There is a web site entirely devoted to the deadly sins. From this web site, quoting Sacred Origins of Profound Things by Charles Panati, the sins originated early in the Christian era when Greek monastic theologian Evagrius of Pontus drew up a list of eight, in order of increasing seriousness: gluttony, lust, avarice (greed), sadness (yes, sadness), anger (wrath), acedia (apathy), vainglory, and pride. Evagrius saw the escalating severity as representing increasing fixation with the self. In the late 6th century, Pope Gregory the Great reduced the list to seven items, combining vainglory into pride, acedia and sadness, and adding envy. Eventually sadness was dropped, possibly because they couldn't think of a nice grisly punishment for it in hell.
The deadly sins remained popular throughout the Middle Ages, showing up in writing (Chaucer spends some time on them) and art. They are kind of an odd concept -- a European Christian philosophy that doesn't show up anywhere in the Bible. And I'm still baffled as to why anybody who thought that God could forgive all sins (New Testament) also thought he would consign poor mortals to ingenious eternal tortures because of a weakness for pastry. But that's the Middle Ages for you.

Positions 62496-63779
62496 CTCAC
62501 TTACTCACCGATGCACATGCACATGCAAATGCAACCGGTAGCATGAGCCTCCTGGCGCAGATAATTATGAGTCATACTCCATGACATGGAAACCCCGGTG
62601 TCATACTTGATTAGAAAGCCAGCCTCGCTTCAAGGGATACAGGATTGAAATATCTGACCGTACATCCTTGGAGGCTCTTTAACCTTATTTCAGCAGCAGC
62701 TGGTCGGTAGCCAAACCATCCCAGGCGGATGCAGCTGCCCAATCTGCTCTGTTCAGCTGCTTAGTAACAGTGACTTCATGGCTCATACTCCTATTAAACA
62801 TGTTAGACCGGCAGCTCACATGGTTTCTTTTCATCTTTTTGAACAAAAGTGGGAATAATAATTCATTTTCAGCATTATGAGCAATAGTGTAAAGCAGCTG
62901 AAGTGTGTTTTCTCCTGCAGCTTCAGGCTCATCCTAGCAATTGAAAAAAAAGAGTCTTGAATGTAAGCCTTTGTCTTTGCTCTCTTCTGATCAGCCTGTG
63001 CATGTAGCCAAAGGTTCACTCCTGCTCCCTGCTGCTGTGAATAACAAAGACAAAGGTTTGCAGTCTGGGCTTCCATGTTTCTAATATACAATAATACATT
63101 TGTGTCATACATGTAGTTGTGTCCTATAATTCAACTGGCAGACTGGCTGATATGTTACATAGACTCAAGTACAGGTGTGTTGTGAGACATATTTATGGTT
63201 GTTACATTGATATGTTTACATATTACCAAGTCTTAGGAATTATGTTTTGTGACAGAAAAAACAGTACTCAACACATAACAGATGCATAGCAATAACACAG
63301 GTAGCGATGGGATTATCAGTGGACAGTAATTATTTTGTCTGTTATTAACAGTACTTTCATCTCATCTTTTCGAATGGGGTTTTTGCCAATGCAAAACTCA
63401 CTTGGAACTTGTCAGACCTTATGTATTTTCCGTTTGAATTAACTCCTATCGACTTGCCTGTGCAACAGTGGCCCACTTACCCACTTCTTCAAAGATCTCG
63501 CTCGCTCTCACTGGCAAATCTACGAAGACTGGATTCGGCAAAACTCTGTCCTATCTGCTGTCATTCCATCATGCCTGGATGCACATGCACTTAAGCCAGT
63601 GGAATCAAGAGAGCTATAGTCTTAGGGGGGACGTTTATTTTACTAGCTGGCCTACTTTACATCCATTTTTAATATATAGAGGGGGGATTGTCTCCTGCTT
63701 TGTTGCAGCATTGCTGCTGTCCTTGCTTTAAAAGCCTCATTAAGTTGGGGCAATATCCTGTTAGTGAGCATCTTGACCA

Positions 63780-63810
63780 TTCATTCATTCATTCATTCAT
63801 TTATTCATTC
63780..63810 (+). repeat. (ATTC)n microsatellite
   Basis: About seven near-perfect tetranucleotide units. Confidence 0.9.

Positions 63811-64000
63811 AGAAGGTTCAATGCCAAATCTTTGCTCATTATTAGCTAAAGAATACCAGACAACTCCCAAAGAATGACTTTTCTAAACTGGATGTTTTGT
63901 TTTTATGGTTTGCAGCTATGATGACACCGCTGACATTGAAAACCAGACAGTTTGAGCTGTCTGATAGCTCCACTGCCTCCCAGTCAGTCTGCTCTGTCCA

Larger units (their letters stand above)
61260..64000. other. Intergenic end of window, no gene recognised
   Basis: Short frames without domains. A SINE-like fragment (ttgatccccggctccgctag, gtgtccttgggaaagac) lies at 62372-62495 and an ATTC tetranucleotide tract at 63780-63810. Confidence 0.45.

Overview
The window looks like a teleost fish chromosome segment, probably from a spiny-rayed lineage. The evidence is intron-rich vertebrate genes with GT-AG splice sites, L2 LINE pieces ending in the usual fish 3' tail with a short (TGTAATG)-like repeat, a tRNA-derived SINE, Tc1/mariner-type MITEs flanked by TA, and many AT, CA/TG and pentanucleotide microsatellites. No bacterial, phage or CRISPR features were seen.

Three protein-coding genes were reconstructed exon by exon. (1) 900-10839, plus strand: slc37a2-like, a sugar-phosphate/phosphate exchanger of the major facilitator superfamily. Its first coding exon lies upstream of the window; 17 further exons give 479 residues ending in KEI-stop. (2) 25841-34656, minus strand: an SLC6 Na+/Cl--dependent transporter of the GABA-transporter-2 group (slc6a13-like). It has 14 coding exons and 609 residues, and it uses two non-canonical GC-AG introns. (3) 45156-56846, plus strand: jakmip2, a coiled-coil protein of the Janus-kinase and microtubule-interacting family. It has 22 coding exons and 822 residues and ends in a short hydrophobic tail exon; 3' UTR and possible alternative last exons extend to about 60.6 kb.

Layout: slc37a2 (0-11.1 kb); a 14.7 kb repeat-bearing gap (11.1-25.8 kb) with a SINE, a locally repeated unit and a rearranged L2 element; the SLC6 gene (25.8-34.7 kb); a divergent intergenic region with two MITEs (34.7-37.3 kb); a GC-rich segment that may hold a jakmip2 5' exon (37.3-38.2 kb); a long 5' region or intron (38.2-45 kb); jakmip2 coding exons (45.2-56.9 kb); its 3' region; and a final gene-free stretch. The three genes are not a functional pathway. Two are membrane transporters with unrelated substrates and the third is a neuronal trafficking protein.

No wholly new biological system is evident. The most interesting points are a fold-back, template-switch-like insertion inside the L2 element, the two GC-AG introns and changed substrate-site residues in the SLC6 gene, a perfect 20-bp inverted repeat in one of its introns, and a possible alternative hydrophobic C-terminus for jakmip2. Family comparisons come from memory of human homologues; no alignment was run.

There are also seven heavenly virtues, but really, who cares? Sin is always more interesting. The Inferno is more popular than The Paradiso, Paradise Lost more popular than Paradise Regained.
Sin lost a lot of its terror over the course of the 20th century. We still recognize that any passion so overwhelming that it clouds judgment can be bad -- greed, lust, and sloth drive a lot of criminal behavior, for example. And, listening to people talk about their dieting efforts, one definitely gets the impression that gluttony is still considered quite naughty by many people.
Still, I think it's time that we acknowledged the truth: The Seven Deadly Sins have been downgraded to The Seven Rather Bad Habits.